Is Chuck Hayes Worth His Quote?

Every team has a player who embodies its soul; its essence and make up. This doesn’t have to be the best player, a supreme talented, or the most tenured, but every team has one guy who symbolizes a fundamental word that comes to mind when that team’s nickname arises in conversation. Tim Duncan is the Spurs: slow, methodic, boring, efficient, consistent. Kendrick Perkins was the Celtics: intimidating, rugged, fearless, confident.

Determined, imperfect, ambitious, downtrodden. These words describe Chuck Hayes. Chuck Hayes is the Houston Rockets.

To make things timely, the beloved Hayes is a free agent, meaning there’s a decent chance he’s already played his last game as a Rocket—but is re-signing him a no-brainer? Does it even qualify as probable? The words used to describe both Hayes and the Rockets organization are both positive and negative, creating the reasonable question of whether or not Hayes represents the type of team Houston wants to be, and whether or not that type of team is capable of snaking its way through postseason roadblocks year after year. Hayes is the league’s everyman, the fan favorite of fan favorites. People/paying customers will always hold a special place in their hearts for gritty players who don’t complain and prove triumphant when facing enormous odds and obstacles, and nobody exemplifies that more than Hayes. His work ethic and compliant attitude make him a coach’s dream, and as a 6’6″ center who faces a nightly uphill battle no matter the opponent, he’s actually fared quite well for himself.

It’s kinda cool to have guys like that on your team, who you know won’t give up, who will valiantly fight until the 48th minute. But after a while doesn’t it get tiresome watching them come up short just enough times to cause serious heartbreak in the end? Is rooting for high character hustlers who lose more often than win more fun than rooting for “I make everything look easier than breathing” villains who win more often than lose? Winning, in the end, means more than anything else. It’s the penthouse factor that at the end of the year, season, and day, hovers above all else.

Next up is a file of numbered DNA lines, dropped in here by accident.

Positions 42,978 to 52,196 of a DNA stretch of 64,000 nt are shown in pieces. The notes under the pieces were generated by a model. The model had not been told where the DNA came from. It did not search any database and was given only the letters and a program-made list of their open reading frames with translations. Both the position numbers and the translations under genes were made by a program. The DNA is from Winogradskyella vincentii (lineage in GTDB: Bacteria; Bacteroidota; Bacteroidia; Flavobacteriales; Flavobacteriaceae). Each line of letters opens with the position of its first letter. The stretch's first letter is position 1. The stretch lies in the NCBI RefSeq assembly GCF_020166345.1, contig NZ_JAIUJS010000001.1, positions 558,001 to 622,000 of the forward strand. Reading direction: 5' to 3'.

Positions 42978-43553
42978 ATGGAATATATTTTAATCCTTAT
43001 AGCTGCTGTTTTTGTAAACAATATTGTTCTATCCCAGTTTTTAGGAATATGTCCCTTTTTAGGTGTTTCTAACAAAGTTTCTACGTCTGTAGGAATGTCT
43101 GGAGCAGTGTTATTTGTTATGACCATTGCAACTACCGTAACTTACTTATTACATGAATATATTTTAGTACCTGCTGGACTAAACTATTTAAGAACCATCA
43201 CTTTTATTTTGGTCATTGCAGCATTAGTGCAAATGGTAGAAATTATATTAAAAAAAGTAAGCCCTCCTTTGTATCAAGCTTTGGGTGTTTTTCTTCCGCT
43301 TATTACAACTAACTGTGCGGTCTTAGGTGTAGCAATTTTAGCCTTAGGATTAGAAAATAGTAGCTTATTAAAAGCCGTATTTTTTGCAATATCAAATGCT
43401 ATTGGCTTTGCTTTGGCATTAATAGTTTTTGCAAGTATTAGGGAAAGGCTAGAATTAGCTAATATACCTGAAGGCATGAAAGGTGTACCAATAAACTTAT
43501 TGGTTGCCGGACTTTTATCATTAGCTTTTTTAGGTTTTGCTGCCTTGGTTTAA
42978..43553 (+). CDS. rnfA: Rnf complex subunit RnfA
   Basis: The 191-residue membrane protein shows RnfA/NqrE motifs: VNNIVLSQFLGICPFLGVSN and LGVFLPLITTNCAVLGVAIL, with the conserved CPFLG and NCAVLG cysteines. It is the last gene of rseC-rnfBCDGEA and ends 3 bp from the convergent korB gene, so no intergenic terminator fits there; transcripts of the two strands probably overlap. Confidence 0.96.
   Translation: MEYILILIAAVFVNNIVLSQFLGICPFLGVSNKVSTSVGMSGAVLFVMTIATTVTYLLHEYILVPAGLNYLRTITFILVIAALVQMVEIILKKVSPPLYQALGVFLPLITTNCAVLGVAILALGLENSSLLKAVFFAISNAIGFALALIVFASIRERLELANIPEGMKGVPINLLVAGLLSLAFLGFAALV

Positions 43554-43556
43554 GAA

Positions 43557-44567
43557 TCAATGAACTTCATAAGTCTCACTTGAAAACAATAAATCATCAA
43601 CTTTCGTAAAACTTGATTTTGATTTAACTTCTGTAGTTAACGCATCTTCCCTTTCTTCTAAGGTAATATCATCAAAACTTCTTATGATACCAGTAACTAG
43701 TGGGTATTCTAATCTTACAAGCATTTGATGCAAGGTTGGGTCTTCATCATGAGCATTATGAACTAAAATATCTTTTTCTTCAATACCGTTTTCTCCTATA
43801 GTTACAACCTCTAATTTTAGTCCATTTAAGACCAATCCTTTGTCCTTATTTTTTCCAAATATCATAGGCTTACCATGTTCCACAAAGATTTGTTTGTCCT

To believe Hayes can’t play in the league is incorrect. Ask any front line player currently signed to a contender if he’d welcome Hayes as a complimentary piece and he’d surely agree, citing a major reduction in workload as a primary reason. On the opposite side of the spectrum, players who set phenomenal examples like Hayes look very attractive to general managers sitting at the helm of young, inexperienced, awful teams, dragging themselves through an arduous rebuilding process. Teams like Minnesota (reuniting him with Rick Adelman), Golden State, Boston, or Los Angeles would be a snug fit. They’re means are different, but they share an end: Improving as a team. The good teams would use him as an extra grappling hook, helping steady themselves as they cling to the top of the mountain. The other would employ him as a Nepalese Sherpa guiding them through the initial, upward hike.

On a middling team like Houston, that’s slowly regressing while simultaneously looking to get over a hump they’ve now been facing for a few years, Hayes is an ornament. Good to have around, a positive force on your side, but now that he’s been overly exposed to the world as an undervalued player, ironically, his stock has gone down. Chuck Hayes can do one thing at an elite level (defend in the low post), and even in that area he’s yet to prove he can do it for over 35 minutes a night on a consistent basis. Come the new season, after he signs the first guaranteed long term contract of his career, Hayes’ price tag won’t accurately reflect his production. For the wrong team—and I believe Houston falls in this category—he’ll have become a distorted commodity. To re-sign him would be a stagnant move; it would tie up money in a player who can only go so far as to help a team win basketball games. Hayes isn’t the complacent type, but he has a clear as night ceiling hanging above his head in regards to his ability, and right now the Rockets are stacking themselves with players capable of making quick improvements.

“If a team wants to win, pick up Hayes. He does all the intangible things that don’t appear on the stat sheet. Every team needs a player of his caliber.”

Nothing against Chuck Hayes, but this statement, made by his agent Calvin Andrews, is ludicrous. Hayes excels in doing the little things that have long been overlooked by casual NBA observers. But to say he’s synonymous with winning basketball games might be a slight overstatement. Yes there are many things that occur in basketball which don’t show up on a stat sheet (the sightless statistic is firmly in vogue right now, at a convenient time for Hayes to enter free agency), but let’s not discount all the things that do. The things Chuck Hayes isn’t great at, like shooting, dribbling, and passing.

Chuck Hayes, the person, is a winner in my book, as he should be in everyone who’s ever seen him grab a rebound. Can the same be said about Chuck Hayes, the player?

Twitter: @ShakyAnkles

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